Probing the Limits: Support the Arts

November 1, 2004
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Creative classes support essential PROBLEM-SOLVING skills in quality.

There is a trend to cut arts education programs in schools. This is going to affect the ability of Americans to be innovative leaders and, thus, the health of the American economy. As leaders and champions of continual improvement, quality professionals need to be arts advocates.

School districts across the nation face reductions in funding. Many school districts have responded by cutting arts programs that include music, drama and visual arts classes. They have taken a "back to the basics" approach to improve test scores. This could be counterproductive, and it will affect our economy in the years ahead.

American jobs are going overseas to countries like China and India where labor costs are a small fraction of those in the United States. Not only are manufacturing jobs moving overseas, but professional jobs have started to head in that direction. The United States can't and won't compete on its labor costs. In the current economy, the United States competes on its unique ability to creatively innovate. Richard Florida states in his book, The Rise of the Creative Class, that "Human creativity is the ultimate economic resource. The ability to come up with new ideas and better ways of doing things is ultimately what raises productivity and thus living standards."

Scientific and technology breakthroughs are a major driver of our economy. In its simplest form, the scientific process is a structured process to prove or disprove a creative hypothesis created by "free-form" thinking scientists. Creating a hypothesis is often more difficult than applying the scientific method used to support or discredit it.

One of the most important roles that quality professionals play in an organization is the role of change agent and continual improver. There are two levels of continual improvement, refinement and overhaul. Process refinement is well understood by quality professionals: measure the process, find the problems and create fixes that show steady improvement. Process overhaul is more difficult to accomplish. It usually requires eliminating nearly all the existing manufacturing and inspection processes and dramatically remaking them to achieve improvements.

Process overhauls that yield huge, rapid gains in productivity rely on creative ability-something systematically being de-emphasized in U.S. educational systems.

Budget cuts are often the main reason arts classes are reduced or eliminated in many school systems, especially in lower-income school districts. Studies such as Edward Fiske's report, Champions of Change, have found that arts programs enhance the effectiveness of educational systems, with the largest improvements found in lower-income schools.

The need to spend more time working on the basics, to pass standardized testing requirements, has also played a role in squeezing time previously allotted to arts programs. Standardized testing allows management of what can be measured, and closely managing reading, writing and math skills is a good idea. However, schools should not abandon educational programs where results are often more difficult to quantifiably measure. Skills like creativity, leadership, self-confidence, visualization and free-form thinking are hard to measure, but are absolutely critical to the ability to innovate.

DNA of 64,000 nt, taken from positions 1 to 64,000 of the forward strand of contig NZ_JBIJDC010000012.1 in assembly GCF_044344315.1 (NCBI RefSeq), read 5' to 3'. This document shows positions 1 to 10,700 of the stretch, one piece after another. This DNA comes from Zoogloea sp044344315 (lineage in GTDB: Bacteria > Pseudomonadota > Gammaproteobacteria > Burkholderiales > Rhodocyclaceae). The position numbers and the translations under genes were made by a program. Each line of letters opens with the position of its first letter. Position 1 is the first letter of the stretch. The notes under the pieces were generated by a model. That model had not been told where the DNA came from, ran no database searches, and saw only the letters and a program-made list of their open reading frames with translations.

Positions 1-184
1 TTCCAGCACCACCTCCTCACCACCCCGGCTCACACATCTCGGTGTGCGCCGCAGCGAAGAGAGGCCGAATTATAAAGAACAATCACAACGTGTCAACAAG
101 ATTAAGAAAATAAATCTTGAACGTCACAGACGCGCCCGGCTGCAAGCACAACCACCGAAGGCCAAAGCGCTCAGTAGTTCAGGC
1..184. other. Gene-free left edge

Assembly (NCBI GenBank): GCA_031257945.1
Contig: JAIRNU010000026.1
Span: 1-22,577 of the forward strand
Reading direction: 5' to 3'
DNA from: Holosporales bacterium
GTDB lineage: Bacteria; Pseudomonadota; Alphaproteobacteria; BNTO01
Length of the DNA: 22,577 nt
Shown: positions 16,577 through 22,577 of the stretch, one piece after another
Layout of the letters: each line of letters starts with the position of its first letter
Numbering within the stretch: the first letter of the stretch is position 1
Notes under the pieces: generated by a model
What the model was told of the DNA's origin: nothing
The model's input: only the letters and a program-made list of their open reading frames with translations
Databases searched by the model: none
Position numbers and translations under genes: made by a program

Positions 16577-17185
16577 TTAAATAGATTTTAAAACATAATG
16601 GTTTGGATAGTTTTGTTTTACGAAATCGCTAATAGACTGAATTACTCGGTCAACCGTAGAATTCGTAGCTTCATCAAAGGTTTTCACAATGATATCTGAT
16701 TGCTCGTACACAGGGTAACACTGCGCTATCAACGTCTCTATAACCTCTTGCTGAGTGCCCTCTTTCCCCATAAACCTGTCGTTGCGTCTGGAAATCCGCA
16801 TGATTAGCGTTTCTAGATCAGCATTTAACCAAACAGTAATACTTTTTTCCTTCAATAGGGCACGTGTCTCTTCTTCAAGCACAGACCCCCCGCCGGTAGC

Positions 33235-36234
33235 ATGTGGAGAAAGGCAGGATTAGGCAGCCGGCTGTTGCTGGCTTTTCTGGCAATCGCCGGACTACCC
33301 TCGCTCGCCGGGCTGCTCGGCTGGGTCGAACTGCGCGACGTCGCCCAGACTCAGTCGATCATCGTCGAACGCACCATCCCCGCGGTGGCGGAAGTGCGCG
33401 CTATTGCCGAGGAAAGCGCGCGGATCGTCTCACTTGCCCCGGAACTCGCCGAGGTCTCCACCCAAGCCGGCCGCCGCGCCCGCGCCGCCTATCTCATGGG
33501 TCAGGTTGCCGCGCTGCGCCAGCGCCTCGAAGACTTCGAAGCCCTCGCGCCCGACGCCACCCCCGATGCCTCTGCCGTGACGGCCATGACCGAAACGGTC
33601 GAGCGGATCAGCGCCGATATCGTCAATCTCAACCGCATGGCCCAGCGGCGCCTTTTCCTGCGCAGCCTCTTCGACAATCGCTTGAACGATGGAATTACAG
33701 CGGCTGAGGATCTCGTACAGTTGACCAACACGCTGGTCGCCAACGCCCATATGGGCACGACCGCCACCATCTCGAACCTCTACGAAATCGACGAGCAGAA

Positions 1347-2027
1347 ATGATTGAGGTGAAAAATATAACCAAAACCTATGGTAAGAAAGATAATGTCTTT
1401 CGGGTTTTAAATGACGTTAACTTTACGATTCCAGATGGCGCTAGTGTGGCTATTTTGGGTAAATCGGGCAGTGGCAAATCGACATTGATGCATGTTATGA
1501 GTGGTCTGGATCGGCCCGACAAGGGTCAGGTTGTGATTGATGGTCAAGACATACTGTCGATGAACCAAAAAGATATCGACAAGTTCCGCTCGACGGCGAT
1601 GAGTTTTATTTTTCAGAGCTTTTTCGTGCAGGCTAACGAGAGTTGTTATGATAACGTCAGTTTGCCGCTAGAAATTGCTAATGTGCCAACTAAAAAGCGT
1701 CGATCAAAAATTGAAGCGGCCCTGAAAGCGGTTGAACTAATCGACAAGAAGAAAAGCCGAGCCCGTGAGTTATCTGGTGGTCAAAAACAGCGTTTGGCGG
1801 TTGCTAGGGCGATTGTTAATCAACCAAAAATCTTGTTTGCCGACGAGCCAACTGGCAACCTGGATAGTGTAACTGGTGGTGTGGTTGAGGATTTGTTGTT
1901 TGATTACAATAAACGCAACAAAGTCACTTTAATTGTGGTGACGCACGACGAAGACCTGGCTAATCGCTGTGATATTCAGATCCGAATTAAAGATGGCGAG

Dr. Howard Gardner proposed the concept of "multiple intelligences" in 1883. His theory states that current methods of measuring education leave out many of the critical skills related to creativity. Arts programs foster and develop many of the skills that are vital to the creative side of overhauling a process with the goal of achieving dramatic improvements. If the educational programs in these areas are diminished, so too will be the ability to innovate and the economy will be at risk.

It is not all bad news. Many school districts have come to realize how arts programs enhance learning and foster skills development in critical areas that are hard to measure. Many are re-instituting arts programs that were previously eliminated.

Because quality has at the core of its objective the continual improvement of the manufacturing process, it's important that the U.S. educational system not be penny wise and pound foolish. Quality professionals need to be strong advocates, supporters and participants in school arts programs and programs that foster creativity skills in children. These skills are critical to the United States' ability to grow its economy through innovation. Participating and supporting art education allows adults and children to see problems and challenges in a different light, and such insight could be the spark that leads to the most constructive things done in years.

What do you think? Are arts programs in our schools a waste of time and money, or are they vital to the health of our country?

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